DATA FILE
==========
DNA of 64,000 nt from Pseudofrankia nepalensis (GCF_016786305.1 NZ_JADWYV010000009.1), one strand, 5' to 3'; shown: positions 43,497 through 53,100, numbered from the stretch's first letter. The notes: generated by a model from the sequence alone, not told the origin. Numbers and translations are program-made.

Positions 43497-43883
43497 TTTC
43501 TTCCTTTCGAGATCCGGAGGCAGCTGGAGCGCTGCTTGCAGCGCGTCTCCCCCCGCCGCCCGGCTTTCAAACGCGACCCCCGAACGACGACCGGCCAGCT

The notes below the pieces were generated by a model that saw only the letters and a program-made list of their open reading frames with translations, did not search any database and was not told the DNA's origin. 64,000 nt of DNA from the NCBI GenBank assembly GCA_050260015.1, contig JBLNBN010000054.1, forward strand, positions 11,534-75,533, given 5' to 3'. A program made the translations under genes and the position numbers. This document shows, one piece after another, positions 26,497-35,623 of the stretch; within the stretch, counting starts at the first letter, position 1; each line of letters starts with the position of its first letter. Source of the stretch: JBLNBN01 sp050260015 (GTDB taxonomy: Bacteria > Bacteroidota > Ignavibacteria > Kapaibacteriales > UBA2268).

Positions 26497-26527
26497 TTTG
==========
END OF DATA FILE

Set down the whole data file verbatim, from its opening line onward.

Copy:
DNA of 64,000 nt from Pseudofrankia nepalensis (GCF_016786305.1 NZ_JADWYV010000009.1), one strand, 5' to 3'; shown: positions 43,497 through 53,100, numbered from the stretch's first letter. The notes: generated by a model from the sequence alone, not told the origin. Numbers and translations are program-made.

Positions 43497-43883
43497 TTTC
43501 TTCCTTTCGAGATCCGGAGGCAGCTGGAGCGCTGCTTGCAGCGCGTCTCCCCCCGCCGCCCGGCTTTCAAACGCGACCCCCGAACGACGACCGGCCAGCT

The notes below the pieces were generated by a model that saw only the letters and a program-made list of their open reading frames with translations, did not search any database and was not told the DNA's origin. 64,000 nt of DNA from the NCBI GenBank assembly GCA_050260015.1, contig JBLNBN010000054.1, forward strand, positions 11,534-75,533, given 5' to 3'. A program made the translations under genes and the position numbers. This document shows, one piece after another, positions 26,497-35,623 of the stretch; within the stretch, counting starts at the first letter, position 1; each line of letters starts with the position of its first letter. Source of the stretch: JBLNBN01 sp050260015 (GTDB taxonomy: Bacteria > Bacteroidota > Ignavibacteria > Kapaibacteriales > UBA2268).

Positions 26497-26527
26497 TTTG